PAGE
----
Transfer across the blood-brain barrier (BBB) remains a significant hurdle for the development of biopharmaceuticals with therapeutic effects within the central nervous system. We established a functional selection method to identify high affinity single domain antibodies to the transferrin receptor 1 (TfR1) with efficient biotherapeutic delivery across the BBB. A synthetic phage display library based on the variable domain of new antigen receptor (VNAR) was used for in vitro selection against recombinant human TfR1 ectodomain (rh-TfR1-ECD) followed by in vivo selection in mouse for brain parenchyma penetrating antibodies. TXB2 VNAR was identified as a high affinity, species cross-reactive VNAR antibody against TfR1-ECD that does not compete with transferrin or ferritin for receptor binding. IV dosing of TXB2 when fused to human Fc domain (TXB2-hFc) at 25 nmol/kg (1.875 mg/kg) in mice resulted in rapid binding to brain capillaries with subsequent transport into the brain parenchyma and specific uptake into TfR1-positive neurons. Likewise, IV dosing of TXB2-hFc fused with neurotensin (TXB2-hFc-NT) at 25 nmol/kg resulted in a rapid and reversible pharmacological response as measured by body temperature reduction. TXB2-hFc did not elicit any acute adverse reactions, bind, or deplete circulating reticulocytes or reduce BBB-expressed endogenous TfR1 in mice. There was no evidence of target-mediated clearance or accumulation in peripheral organs except lung. In conclusion, TXB2 is a high affinity, species cross-reactive, and brain-selective VNAR antibody to TfR1 that rapidly crosses the BBB and exhibits a favorable pharmacokinetic and safety profile and can be readily adapted to carry a wide variety of biotherapeutics from blood to brain.
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              Application of poly(ethylene glycol)–distearoylphosphatidylethanolamine (PEG-DSPE) block copolymers and their derivatives as nanomaterials in drug delivery

              Poly(ethylene glycol)–distearoylphosphatidylethanolamine (PEG-DSPE) block copolymers are biocompatible and amphiphilic polymers that can be widely utilized in the preparation of liposomes, polymeric nanoparticles, polymer hybrid nanoparticles, solid lipid nanoparticles, lipid–polymer hybrid nanoparticles, and microemulsions. Particularly, the terminal groups of PEG can be activated and linked to various targeting ligands, which can prolong the circulation time, improve the drug bioavailability, reduce undesirable side effects, and especially target specific cells, tissues, and even the intracellular localization in organelles. This review herein aims to describe recent developments in drug carriers exploiting PEG-DSPE block copolymers and their derivatives, and the incorporation of different ligands to the end groups of PEG-DSPE to target delivery, focusing on their modification approaches, advantages, applications, and the probable associated drawbacks.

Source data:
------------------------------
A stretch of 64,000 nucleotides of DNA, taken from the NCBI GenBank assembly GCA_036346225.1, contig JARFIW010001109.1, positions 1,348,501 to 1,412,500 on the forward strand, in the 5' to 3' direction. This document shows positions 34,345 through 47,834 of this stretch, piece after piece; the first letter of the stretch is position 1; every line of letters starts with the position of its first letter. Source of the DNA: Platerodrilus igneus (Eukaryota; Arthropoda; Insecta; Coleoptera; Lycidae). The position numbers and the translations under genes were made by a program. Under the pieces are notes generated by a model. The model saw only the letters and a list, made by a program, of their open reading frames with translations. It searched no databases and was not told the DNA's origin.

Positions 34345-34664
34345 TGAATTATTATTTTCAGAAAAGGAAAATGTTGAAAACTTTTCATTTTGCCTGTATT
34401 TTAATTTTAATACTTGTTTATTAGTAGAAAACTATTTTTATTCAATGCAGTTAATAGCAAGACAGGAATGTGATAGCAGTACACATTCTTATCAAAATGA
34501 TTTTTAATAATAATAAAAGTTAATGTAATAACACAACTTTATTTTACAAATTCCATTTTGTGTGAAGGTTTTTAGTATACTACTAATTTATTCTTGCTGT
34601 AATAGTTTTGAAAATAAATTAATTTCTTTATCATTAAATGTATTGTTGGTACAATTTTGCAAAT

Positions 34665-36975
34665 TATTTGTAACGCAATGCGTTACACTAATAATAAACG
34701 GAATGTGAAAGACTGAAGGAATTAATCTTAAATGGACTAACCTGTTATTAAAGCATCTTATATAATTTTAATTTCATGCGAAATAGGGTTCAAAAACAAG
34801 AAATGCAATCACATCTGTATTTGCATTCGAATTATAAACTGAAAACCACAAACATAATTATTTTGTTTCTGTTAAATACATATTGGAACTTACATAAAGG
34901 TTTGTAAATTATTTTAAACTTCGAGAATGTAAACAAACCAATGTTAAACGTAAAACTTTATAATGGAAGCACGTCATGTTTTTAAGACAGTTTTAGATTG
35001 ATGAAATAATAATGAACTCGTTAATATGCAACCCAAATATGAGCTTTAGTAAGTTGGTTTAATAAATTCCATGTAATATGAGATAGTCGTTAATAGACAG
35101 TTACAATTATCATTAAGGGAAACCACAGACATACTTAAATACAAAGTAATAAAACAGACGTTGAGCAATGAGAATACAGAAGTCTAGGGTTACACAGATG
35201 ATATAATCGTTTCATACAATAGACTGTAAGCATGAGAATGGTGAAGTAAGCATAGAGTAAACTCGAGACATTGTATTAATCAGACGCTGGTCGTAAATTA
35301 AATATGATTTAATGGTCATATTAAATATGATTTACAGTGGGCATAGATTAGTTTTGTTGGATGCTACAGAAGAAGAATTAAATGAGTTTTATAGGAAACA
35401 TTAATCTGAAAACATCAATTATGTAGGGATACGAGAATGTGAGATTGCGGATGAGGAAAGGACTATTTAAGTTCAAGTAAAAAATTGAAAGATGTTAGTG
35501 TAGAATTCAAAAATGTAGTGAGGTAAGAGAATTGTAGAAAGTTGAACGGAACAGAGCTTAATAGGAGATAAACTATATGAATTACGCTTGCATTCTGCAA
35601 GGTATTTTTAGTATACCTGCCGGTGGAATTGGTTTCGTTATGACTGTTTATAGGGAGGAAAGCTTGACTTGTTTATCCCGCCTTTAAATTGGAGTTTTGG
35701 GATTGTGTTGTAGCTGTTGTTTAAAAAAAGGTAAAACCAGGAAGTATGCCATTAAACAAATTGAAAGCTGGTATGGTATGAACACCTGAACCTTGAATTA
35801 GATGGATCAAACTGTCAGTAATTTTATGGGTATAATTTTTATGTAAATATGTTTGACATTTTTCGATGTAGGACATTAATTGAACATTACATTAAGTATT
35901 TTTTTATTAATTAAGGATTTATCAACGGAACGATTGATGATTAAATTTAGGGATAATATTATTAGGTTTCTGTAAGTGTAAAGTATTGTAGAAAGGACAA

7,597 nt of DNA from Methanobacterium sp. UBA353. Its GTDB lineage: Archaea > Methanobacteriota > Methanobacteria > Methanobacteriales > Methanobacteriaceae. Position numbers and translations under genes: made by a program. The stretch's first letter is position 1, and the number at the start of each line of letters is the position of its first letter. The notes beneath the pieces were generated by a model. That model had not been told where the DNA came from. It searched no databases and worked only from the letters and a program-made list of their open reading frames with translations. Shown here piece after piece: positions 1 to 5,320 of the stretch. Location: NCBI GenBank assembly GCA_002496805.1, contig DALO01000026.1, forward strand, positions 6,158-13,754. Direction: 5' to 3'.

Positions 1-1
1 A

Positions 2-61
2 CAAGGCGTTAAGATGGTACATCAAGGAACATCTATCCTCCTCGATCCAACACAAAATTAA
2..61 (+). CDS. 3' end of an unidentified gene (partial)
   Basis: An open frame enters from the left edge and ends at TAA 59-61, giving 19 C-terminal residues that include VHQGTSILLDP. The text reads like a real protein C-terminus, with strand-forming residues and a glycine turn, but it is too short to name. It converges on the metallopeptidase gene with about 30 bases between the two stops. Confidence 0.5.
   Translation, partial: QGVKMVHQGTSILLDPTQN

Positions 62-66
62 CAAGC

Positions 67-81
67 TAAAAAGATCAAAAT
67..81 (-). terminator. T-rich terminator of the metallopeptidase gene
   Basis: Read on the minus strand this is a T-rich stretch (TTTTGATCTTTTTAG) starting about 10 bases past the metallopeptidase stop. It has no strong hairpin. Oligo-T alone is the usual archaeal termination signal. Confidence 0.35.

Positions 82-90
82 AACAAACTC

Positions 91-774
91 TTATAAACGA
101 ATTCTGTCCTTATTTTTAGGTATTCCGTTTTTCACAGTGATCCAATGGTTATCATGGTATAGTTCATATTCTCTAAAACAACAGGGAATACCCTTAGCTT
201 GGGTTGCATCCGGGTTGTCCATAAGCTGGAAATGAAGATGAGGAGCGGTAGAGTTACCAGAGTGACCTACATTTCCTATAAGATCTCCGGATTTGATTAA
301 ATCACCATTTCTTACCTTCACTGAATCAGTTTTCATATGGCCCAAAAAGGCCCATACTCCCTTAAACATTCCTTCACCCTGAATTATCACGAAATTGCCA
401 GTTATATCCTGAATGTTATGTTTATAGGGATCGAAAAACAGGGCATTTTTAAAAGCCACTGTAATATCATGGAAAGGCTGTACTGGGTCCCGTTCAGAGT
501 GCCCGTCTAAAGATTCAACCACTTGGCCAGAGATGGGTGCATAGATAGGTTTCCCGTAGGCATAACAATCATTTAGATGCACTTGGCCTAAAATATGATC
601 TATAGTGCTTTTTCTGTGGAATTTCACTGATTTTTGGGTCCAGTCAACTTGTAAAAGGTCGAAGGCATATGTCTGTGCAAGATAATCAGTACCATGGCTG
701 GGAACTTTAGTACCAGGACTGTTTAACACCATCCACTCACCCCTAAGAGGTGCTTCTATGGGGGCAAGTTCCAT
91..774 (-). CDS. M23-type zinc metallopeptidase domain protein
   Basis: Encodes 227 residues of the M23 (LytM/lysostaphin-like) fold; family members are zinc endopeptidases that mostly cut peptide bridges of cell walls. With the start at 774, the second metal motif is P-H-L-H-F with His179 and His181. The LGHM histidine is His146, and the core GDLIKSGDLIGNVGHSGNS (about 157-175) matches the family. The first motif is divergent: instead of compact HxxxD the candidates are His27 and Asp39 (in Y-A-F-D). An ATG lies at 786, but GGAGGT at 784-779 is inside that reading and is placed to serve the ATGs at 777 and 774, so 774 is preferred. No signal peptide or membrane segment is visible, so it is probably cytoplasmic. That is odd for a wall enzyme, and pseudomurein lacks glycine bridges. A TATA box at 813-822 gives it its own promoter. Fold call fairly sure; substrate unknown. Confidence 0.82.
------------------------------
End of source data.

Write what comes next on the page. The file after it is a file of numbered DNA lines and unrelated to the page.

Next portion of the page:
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                Author and article information

                Contributors
                Journal
                Appl Bionics Biomech
                Appl Bionics Biomech
                ABB
                Applied Bionics and Biomechanics
                Hindawi
                1176-2322
                1754-2103
                2022
                28 March 2022
                : 2022
                : 6405400
                Affiliations
                1Department of Neurosurgery, Cangzhou People's Hospital, Cangzhou, 061000 Hebei, China
                2Department of Neurosurgery, Gaotang People's Hospital, Liaocheng, 252800 Shandong, China
                3Department of Neurosurgery, Zibo Central Hospital, Zibo, 255000 Shandong, China
                Author notes

                Academic Editor: Fahd Abd Algalil

                Author information
                https://orcid.org/0000-0002-9557-2161
                Article
                10.1155/2022/6405400
                8979730
                095a755d-0732-4b16-bb67-d460aefd7755
                Copyright © 2022 Weitu Lan et al.

                This is an open access article distributed under the Creative Commons Attribution License, which permits unrestricted use, distribution, and reproduction in any medium, provided the original work is properly cited.

                History
                : 18 December 2021
                : 5 January 2022
                : 10 January 2022
                Categories
                Research Article